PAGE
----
D-Street: Biggest one-day selloff as lockdown triggers panic amongst investors:
On Monday, the coronavirus lockdown gripped the D-street as well. Sensex tanked 3,000 points during the early trade, thereby hitting the lower circuit and halting day-trade for about 45 minutes. There was no respite for the markets as the selloff continued even after the trade resumed. By the day’s end, Sensex took a Rs. 1.3-trillion-haircut and closed 3,935 points lower.
Nifty shared Sensex’s pain as it was down 1,135 points by the closing bell. Nifty closed at 7,610 points and is now even below the low of demonetization.
Only one thing can end the market mayhem: COVID containment
There has been a global spike in the COVID-19 cases with over 340,000 confirmed cases and 14,717 deaths. India has fared relatively better in terms of containment with just 415 confirmed cases and 8 deaths. The number of cases in the US jumped sharply beyond 35,000 and 414 deaths despite 1 in 3 Americans being asked to stay at home. Perhaps, good news has come from China where there have been no new local cases for fifth consecutive day – only 39 new imported cases have been registered. It will be critical to see how things pan out over the coming week with strict lockdown imposed across India.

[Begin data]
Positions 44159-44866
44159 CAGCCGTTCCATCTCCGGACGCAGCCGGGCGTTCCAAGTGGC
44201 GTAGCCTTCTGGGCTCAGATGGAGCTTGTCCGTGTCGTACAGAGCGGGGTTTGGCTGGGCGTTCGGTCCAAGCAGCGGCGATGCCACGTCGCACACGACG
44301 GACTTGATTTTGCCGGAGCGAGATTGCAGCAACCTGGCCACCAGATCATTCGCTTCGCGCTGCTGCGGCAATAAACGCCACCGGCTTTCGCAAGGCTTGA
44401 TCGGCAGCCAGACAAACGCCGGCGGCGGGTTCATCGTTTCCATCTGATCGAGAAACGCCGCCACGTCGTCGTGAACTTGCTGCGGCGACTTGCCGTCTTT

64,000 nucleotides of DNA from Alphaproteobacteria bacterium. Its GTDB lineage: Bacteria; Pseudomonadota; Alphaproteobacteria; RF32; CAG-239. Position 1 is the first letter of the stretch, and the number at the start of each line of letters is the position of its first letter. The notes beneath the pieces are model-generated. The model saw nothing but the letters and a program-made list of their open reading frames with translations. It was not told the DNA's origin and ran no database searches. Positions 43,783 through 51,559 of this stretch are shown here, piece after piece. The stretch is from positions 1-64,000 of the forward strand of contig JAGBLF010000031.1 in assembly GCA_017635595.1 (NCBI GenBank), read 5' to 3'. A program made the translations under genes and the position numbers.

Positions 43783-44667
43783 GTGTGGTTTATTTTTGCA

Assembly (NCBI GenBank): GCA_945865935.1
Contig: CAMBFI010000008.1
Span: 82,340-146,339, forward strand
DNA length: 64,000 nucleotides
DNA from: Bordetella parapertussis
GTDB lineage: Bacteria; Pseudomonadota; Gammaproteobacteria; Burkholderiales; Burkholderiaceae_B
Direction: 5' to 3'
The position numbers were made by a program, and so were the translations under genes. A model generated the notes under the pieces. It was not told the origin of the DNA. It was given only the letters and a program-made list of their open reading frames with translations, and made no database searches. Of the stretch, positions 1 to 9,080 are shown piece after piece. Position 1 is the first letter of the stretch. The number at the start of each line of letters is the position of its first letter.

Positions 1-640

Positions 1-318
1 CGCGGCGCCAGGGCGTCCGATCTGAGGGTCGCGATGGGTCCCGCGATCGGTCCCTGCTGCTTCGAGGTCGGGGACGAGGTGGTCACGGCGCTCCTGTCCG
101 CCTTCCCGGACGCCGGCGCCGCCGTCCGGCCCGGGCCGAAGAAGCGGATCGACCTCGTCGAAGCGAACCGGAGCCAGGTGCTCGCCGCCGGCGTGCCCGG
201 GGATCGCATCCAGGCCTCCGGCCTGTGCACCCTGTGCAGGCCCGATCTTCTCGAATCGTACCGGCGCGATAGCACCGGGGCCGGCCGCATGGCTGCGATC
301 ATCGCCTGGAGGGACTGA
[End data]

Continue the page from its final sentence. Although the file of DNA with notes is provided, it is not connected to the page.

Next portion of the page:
Nifty throbbing could persist:
Despite Nifty’s over 1,100 points nosedive, it seems like selloffs are likely to continue. The market can hit the support levels of 7,350 to 7,500 tomorrow. Some of the worst hit stocks at the Nifty belonged to BFSI sector with Axis Bank falling 27.91%, Bajaj Finserv by 25.86%, and IndusInd Bank by 23.59%. Maruti Suzuki, Tata Motors, and Bajaj Auto also tanked by 16.91%, 14.36%, and 13.68% as they halted production across their manufacturing plants. Power sector was able to somewhat resist the headwind with PowerGrid, GAIL, and Coal India tanking just by 2.7%, 3.47%, and 3.73% in Nifty’s worst trading day.
Foreign Institutional Investors:
The outpour of FIIs in March also does not seem to end. FIIs have already pulled out Rs. 46,165 crores from equities (till 20th March), making this month the worst month since October 2018 vis-à-vis FII investment. Indian markets are, however, seeing a silver lining in the form of DIIs (Domestic Institutional Investors) as they have somewhat cancelled out FII’s market retreat.
US GDP and Manufacturing PMI will give cues:
US GDP and Manufacturing PMI figures will play a decisive role in the future market trajectory. The Federal Bank is pulling all stops to ensure market liquidity and prevent the shortage of dollar funding. It is simultaneously ensuring a smooth functioning of the domestic economy with credit extensions and stimulus packages. However, since the COVID outbreak is deteriorating in the US, only GDP and PMI figures will give us the picture of the ground reality.